Thursday, January 24, 2008

Asian American Feminism

Historically, Asian American Feminism was first evident in the 1960's along side the civil rights movement. Asian American activists believed that women's issues were the same as men, however Asian American men did not feel the same way. Based on Confucian beliefs in Asian communities, the familial heirarchy (in which females are inferior to males) has been very important and considered status quo. Simply put, Asian Feminists were interested in social justice, equality and human rights; however, for many of the Asian American women, there was money to be made.

The more advantaged Asian immigrants who came to the U.S. were excited to be part of the American economy and commericialism. Most of these women devoted their time to education rather than to fight social injustices. These 'model minorities' were considered good compared to the other minorities of African Americans and Latinos who were considered by the U.S. citizens (not all of course) to be bad. Clearly, the Asian American women were able to assimilate into the American academia arena and excelled and put their hard earned efforts into mainstream American life. This was and still is problematic due to white feminists who advanced this 'feel-good' fantasy of Asian American people and their culture. That direct and indirect correlation put extra pressure on Asian women to conform to the typical stereotype that liberals and conservative and their own community members all wanted to promote and inspire to be.

The new and/or most recent Asian American activism holds tight to the hope of improving the non-educated and working poor. Many Asian American women hold service jobs, are prostitutes and work in the worst-paying jobs in many industries, especially in the garment business. The Asian American activists are organizing for health and battered women groups along side Asian Immigrant Women Advocates groups to fight poor working conditions and low wages.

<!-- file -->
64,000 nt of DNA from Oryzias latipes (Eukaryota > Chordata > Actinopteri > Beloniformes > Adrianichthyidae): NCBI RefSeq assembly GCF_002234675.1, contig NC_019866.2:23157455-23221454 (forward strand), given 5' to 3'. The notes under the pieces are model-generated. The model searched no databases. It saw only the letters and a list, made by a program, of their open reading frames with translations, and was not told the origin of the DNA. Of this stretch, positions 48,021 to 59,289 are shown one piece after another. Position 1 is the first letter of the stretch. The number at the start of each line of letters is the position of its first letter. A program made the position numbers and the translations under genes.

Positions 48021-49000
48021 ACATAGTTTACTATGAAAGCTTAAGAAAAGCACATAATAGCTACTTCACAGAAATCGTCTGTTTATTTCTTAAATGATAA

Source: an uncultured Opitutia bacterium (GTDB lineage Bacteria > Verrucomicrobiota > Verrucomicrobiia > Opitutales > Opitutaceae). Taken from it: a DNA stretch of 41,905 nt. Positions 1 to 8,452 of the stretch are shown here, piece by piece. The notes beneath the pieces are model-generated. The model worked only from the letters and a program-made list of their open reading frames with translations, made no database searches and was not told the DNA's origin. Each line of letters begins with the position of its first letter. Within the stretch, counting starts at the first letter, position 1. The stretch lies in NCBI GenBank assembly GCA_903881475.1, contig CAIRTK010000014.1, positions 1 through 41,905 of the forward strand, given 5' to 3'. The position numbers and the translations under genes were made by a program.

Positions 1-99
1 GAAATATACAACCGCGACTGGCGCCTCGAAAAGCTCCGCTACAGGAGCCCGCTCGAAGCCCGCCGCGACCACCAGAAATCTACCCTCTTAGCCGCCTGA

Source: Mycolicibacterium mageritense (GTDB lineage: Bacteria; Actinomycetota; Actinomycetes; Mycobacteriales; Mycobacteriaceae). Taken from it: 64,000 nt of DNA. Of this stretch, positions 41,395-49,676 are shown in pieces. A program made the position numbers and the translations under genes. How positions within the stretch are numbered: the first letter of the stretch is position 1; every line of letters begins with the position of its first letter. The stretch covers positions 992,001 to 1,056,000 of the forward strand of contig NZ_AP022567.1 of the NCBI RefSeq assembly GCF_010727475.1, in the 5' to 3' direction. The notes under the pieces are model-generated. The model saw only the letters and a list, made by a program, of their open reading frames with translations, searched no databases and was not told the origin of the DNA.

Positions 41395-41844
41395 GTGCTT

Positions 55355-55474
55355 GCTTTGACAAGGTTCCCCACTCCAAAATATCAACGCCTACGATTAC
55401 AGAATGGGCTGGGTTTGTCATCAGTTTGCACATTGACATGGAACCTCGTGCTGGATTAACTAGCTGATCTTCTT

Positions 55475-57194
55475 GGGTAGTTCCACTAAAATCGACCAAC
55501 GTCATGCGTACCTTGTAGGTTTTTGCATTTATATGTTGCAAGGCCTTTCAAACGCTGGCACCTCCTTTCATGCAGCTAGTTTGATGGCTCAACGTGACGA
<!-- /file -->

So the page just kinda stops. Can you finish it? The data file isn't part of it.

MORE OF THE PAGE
I certainly agree with both of these Asian American movements, however the most recent efforts to fight low paying jobs and combat male and/or female batterers of women certainly seems to be the most that I identify with. I think without question that there should be equal pay for equal day's work and men who abuse women through physical violence or mental anguish should be caught and punished as they use their physical strength to dominate women and/or other weaker men.

I cannot consider myself an Asian American feminist because I am not Asian in any way that I know of except my name is 'Kim.' However, I feel for their struggles just because I am a woman and we are centralized with many of our issues. The common idea that Asian women are more docile and submissive makes it harder for them to pursue and conquer the patriarchal society in which they and myself live. It's a fight to continue and I support them all the way.

The following resources were used to get the above information:
Asian Nation: Asian American History, Demographics and Issues (
Asian American Empowerment - Race and Gender: The Co-Option of Asian Americans (
Main Street: APIA Women and Domestic Violence (
The following activists can be researched in libaries or online: May Chen, Miya Iwataki, Alan Nishio and Evelyn Yoshimura or by visiting the Asian American Women's Movement Activists VOAHA (The Virtual Oral/Aural History Archive)

Kim Seder
Women's Studies 200 class

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